The city had 7,423 housing units in 2019, and records show it added 158 that year, 124 in 2020 and 183 so far this year — the most in five years. Most were condominiums.
In the past year, thanks to a heated housing market, typical housing prices have increased 14 percent to $315,055, according to Zillow.com.
That price would be out of reach for a person or couple making $80,000, if they could even find a house for sale. Many in the community say few listings and buyers seeking second homes or short-term rentals are pressuring the market.
At the same time, there are not enough rentals, Ulstad said, notably as one apartment complex recently announced it would convert its rentals to condos.
The shortage of rental housing is catching the attention of the city’s business owners, downtown advocates and others who see an escalating need for moderately priced homes in the city.
Some, like Kevin Endres, doubt the city will be able to sell the land to fit its vision. A commercial real estate broker with Three West, Endres said the market for downtown property is “huge” as developers compete for rare development sites. The situation, he said, is similar to other in-demand city centers in Michigan, like Grand Rapids and Ann Arbor, where higher-end homes are the result.
The cost of development is so high — due in part to the cost of building materials — that even if the city offered a discount on the land, building a mix of retail property and affordable apartments is unlikely to be viable soon, Endres said.
“Even if they give developers the land, it makes the numbers hard to beat,” Endres said.
At the same time, he said any loss of parking will be a blow to downtown, which is trying to attract new office tenants and stay accessible to visitors.
Not all business owners agree.
“We need housing more than we need parking,” said Karen Hilt, owner of My Secret Stash.
The store that specializes in Michigan-made items is located on Cass Street in the same block as Parking Lot O. Like many other small businesses in Traverse City, it’s struggling to attract workers. Hilt said the prospective workforce ends up living too far from downtown for them to seek work there.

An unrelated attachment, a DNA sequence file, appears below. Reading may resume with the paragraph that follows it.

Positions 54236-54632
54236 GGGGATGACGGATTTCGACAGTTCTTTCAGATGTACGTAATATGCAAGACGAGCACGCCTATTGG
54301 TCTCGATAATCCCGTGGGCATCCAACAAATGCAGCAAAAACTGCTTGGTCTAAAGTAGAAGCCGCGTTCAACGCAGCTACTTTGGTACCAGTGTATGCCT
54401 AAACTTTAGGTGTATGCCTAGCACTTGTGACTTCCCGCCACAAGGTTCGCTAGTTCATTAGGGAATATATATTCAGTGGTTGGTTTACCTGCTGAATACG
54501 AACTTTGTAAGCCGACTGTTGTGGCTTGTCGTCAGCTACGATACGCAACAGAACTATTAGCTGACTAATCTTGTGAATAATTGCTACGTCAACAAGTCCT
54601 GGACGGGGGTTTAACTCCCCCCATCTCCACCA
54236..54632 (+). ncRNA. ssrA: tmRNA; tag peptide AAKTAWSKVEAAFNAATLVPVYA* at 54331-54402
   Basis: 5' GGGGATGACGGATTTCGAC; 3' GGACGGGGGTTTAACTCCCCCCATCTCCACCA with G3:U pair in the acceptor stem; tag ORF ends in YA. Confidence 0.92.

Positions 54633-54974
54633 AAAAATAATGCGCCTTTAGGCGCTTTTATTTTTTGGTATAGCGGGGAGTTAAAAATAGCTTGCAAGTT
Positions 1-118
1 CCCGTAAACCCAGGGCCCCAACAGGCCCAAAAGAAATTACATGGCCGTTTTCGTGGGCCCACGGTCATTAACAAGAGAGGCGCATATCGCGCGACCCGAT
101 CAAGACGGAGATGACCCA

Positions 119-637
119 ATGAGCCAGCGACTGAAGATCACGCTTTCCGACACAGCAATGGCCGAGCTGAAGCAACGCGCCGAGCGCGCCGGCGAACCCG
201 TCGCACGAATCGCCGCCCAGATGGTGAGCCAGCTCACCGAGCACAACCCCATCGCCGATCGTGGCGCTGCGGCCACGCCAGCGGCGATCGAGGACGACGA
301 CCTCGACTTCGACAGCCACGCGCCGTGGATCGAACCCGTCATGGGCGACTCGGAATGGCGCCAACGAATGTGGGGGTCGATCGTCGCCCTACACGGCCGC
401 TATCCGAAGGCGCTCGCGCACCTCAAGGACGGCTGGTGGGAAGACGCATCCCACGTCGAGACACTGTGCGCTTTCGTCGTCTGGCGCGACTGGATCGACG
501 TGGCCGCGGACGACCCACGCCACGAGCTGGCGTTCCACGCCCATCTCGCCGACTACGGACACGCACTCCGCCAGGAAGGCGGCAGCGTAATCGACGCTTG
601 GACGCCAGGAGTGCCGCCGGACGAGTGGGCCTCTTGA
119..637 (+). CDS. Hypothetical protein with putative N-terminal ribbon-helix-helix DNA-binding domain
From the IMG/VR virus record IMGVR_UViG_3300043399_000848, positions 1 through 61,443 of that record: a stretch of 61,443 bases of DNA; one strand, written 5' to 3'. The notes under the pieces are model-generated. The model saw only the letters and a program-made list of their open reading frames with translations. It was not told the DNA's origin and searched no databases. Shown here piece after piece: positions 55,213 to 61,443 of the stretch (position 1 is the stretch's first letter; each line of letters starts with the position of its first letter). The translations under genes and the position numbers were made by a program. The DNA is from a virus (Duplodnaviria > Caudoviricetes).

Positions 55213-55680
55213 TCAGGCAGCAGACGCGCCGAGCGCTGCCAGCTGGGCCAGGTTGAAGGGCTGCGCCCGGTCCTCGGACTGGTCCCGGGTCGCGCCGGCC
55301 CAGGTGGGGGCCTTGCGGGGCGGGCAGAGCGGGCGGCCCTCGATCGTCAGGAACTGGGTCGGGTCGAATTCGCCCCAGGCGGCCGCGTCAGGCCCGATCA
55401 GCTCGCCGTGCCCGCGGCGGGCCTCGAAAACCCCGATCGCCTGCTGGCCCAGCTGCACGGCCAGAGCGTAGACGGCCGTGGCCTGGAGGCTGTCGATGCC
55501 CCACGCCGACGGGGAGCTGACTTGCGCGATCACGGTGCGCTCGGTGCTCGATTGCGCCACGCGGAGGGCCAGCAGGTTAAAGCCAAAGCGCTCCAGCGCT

Adding housing for those workers has an exponential benefit, Hilt said. Unlike seasonal visitors or part-time residents, “they will be shopping and eating and working year-round here.
“They’ll become part of the community.”
Jean Derenzy, executive director of the city’s Downtown Development Authority, said activity downtown has been brisk over the past few years, with a mix of public and private investments.
One recent project is the $25.3 million mixed use building that will house up to 91 mixed-income apartments. The developer, GLC Northern Michigan Pine LLC, is an entity of Indiana-based Great Lakes Capital, which received a $2.9 million community revitalization loan from the state to build the project along the Boardman River.
Identifying the surface parking lots as surplus while planning to build parking structures allows the city to increase the vibrancy downtown, Ulstad said. Part of that includes creating ways for people who live in and near downtown to not need daily access to autos.
Werner said he doesn’t yet know if the city’s proposal will be effective. It’s been distributed across the United States, and he said Traverse City’s image may draw a national investment audience.
In the meantime, as the city waits to see the results from putting Parking Lot O on the market, Werner said he knows the process may not be perfect. That’s OK, he said.
“We’ve got to get this right,” he said. “But it isn’t going to be perfect. This is our first one. We’ll try to do it really well, and then adjust….
“We’ll learn from it and keep going.”